The nondescript brick building along an industrial stretch of Elston Avenue seems just the sort of unremarkable spot where a group of privacy advocates would congregate. Inside Pumping Station: One, an Avondale “hackerspace” where about 200 tech-obsessed tinkerers pool money to share tools and work space, the 50 seats in a second-floor room are filling fast. Surrounded by wall shelving brimming with parts for computers and various other electronic doodads, most in the crowd stare into the screens of bestickered laptops as they wait for a presentation to begin. People wear T-shirts promoting organizations dedicated to open-source software, such as Mozilla or Linux. A woman with a British accent cracks a tallboy of Colt 45. A man in a vest-and-tie ensemble too formal for the occasion puffs on an e-cigarette until someone informs him of Chicago’s indoor ban. Others introduce themselves to their neighbors, asking gently, as if not wanting to pry, “So, what brought you here?”
Summoned via Meetup.com or a Google mailing list, they’ve all come on the second Saturday in March for one of the city’s more offbeat social functions: a crypto party. Hardly a party in the conventional sense, the event offers an education in cryptography, the practice of encoding or decoding communications such that only the sender and intended receiver can understand the message. In an age of mass surveillance, cryptography is a chance at privacy.
As the workshop gets under way, a Pumping Station: One member who identifies as EvilJoel welcomes the assembly. Sporting spiky hair dyed fire-truck red and a shirt that reads i’m not slacking off. my code’s compiling, he alerts everyone to a tray of breaded faux-chicken snacks he baked, then introduces Brian Kroll, a member of Pilsen’s South Side Hackerspace, who begins a lecture about GNU Privacy Guard, a free e-mail encryption software commonly referred to as GPG. “GPG isn’t a silver bullet to all your privacy needs,” says Kroll, a systems administrator. “But using it properly . . . will make it easier to stay safe—and keep your privacy.”
Encryption 101: A guide to encryption tools
A few crypto-party regulars fan out into the room to aid newcomers, and someone asks aloud where the “setup wizard” is located in the onscreen dialogue box.
“I’d look for the cloak and staff,” a deskmate replies. The nerdy quip elicits laughter from everyone within earshot.
The crypto novices are especially interested in Tor, software that allows anonymous Web browsing by bouncing a signal between an encrypted network of proxy servers around the world to mask info like location and browsing habits. Because Tor doesn’t connect directly to the Internet, page-load times can be as much as three to four times slower than a traditional browser like Chrome or Firefox. But there’s a willingness among crypto partiers to sacrifice convenience to restore a sense of personal space in their digital lives.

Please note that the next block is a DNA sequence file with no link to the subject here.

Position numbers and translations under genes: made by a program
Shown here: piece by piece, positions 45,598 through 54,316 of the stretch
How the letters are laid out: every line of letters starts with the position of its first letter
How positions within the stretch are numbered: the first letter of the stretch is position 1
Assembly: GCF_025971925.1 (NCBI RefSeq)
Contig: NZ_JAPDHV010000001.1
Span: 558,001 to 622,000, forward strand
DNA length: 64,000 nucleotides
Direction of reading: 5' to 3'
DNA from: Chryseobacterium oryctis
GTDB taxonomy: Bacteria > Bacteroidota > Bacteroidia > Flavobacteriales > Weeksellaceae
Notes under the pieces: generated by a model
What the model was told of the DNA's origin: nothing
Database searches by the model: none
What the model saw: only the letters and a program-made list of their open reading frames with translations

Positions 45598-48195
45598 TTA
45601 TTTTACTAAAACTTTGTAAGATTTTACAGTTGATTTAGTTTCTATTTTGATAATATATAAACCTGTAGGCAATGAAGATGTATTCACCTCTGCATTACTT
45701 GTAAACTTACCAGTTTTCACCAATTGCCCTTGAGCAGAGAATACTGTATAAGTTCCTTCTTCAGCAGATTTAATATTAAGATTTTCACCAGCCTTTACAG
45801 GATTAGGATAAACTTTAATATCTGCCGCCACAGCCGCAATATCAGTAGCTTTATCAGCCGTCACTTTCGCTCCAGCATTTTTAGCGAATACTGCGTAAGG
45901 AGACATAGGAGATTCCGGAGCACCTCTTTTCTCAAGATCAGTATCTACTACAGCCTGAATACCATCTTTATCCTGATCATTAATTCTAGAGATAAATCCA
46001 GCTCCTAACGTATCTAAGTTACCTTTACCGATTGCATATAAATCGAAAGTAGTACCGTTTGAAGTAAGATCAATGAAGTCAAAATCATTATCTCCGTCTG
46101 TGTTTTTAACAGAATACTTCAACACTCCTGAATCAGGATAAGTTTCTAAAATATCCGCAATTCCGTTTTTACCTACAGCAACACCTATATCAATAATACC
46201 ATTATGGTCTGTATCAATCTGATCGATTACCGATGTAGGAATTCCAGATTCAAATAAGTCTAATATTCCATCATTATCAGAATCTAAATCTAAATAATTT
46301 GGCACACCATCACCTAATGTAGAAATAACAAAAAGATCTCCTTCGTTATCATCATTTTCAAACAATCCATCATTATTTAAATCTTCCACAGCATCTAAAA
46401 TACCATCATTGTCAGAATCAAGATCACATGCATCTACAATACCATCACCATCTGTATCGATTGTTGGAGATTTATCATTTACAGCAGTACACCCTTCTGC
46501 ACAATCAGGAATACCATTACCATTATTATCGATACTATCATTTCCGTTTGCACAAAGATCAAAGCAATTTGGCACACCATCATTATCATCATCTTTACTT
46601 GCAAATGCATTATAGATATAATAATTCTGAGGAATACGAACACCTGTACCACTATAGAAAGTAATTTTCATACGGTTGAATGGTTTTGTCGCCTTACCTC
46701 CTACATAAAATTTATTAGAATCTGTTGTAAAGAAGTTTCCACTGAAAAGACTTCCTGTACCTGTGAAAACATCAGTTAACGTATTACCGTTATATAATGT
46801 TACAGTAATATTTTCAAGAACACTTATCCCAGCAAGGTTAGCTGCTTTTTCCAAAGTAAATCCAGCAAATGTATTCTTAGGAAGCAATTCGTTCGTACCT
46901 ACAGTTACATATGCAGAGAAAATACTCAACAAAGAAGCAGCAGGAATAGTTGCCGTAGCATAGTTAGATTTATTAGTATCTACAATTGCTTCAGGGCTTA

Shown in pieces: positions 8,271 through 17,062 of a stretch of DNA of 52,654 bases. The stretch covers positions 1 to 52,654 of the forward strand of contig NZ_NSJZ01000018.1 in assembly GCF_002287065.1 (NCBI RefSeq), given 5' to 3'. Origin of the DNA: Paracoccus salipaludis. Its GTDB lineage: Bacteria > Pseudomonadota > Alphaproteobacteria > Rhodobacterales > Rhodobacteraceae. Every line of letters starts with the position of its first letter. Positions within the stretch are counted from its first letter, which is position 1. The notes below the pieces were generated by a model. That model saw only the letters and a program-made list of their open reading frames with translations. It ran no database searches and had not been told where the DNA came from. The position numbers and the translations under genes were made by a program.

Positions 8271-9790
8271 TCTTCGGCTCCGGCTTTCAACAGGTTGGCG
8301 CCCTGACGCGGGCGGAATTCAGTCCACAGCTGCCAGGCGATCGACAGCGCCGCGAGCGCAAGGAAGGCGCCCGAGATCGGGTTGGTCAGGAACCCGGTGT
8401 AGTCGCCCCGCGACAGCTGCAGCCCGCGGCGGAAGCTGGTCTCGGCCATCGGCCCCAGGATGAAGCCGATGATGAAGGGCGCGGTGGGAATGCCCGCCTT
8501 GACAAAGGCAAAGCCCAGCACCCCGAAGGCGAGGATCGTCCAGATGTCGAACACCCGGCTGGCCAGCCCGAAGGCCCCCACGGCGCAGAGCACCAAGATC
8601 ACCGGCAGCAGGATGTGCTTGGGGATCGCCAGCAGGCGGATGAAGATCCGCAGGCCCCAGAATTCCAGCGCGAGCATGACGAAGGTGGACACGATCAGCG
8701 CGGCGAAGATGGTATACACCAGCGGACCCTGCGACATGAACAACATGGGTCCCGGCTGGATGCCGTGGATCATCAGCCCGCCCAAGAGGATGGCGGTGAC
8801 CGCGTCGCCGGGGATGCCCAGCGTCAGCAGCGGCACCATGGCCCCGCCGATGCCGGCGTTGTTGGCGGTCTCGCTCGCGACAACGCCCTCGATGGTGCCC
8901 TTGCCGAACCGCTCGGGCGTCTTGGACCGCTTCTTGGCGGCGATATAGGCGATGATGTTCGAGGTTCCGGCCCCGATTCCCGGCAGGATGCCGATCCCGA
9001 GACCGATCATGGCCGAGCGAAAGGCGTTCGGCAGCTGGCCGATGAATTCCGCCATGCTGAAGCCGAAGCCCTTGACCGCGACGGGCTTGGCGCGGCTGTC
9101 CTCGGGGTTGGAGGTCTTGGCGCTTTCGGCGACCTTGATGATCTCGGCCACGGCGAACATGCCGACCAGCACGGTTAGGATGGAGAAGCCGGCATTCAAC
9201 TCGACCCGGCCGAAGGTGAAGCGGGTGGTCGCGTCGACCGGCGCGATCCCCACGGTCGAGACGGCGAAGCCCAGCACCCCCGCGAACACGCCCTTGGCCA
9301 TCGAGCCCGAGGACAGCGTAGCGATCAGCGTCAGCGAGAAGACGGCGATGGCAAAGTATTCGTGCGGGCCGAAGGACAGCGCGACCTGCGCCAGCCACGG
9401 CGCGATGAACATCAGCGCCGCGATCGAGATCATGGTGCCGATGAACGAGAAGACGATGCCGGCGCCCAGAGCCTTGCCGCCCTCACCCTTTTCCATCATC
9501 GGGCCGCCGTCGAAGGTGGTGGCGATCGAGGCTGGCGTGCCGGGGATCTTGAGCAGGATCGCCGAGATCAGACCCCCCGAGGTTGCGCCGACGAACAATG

“It’s like a room to which you can shut the door,” says Freddy Martinez, one of the crypto party’s organizers. “Outside of encryption, you just don’t have that.” Martinez, an information technology worker, has received national attention for suing the Chicago Police Department. In his complaint, Martinez claims CPD violated the Illinois Freedom of Information Act by failing to hand over records describing the extent to which it has employed StingRay cell-phone tracking devices that can intercept calls, texts, e-mails, and other data.
The hope among the crypto partiers is that once the data on their computers and smartphones is encrypted, it won’t be decipherable to the prying eyes of Google and other Internet behemoths, or to arms of law enforcement and government, chiefly the National Security Agency, which, as NSA contractor Edward Snowden revealed in his bombshell leak in 2013, collects everything from Web browsing histories and e-mails to text messages and call records.
“The good news is there’s no program named the Dick Pic Program,” Snowden said in an interview with John Oliver earlier this month for HBO’s Last Week Tonight, egged on by the show’s mischief-making host. “The bad news is they’re still collecting everyone’s information, including your dick pics.” (Snowden had previously told the Guardian he witnessed “numerous instances” of NSA employees passing around intercepted nude photos.)
The notion of government spies ogling the whole of the Internet’s racy imagery is as disturbing as it is amusing, but crypto partygoers say it isn’t a central motivation behind shielding their digital communications. Software developer Adriana Castanela, for one, came to the event to learn how cryptography can help her better protect the privacy of clients and their customers. “There’s a lot of information that gets passed that you really don’t want people to get a hold of,” she says of the development process. And since larger businesses that have more customers tend to see security as a greater priority, she says, crypto training might actually help her secure more lucrative work.
At least a few other online pursuits benefit directly from encryption. Protesters have begun encrypting their phone calls and texts to avoid telegraphing to law enforcement plans for demonstrations. Journalists are using encryption and anonymity tools like SecureDrop when they make themselves available to whistleblowers.
Lane Tech College Prep student Ericka Corral arrives at the crypto party with a couple friends from school. The 15-year-old has attended events put on by the nonprofit organization Girls Who Code, but today is her first foray into cryptography. “What if I say some terrorist joke? I could get in trouble for that,” she says of her reasons for wanting to encrypt her e-mail. “It may be coming to the point where [surveillance] is restricting our freedom of speech. I don’t think I should get in trouble for my opinion.”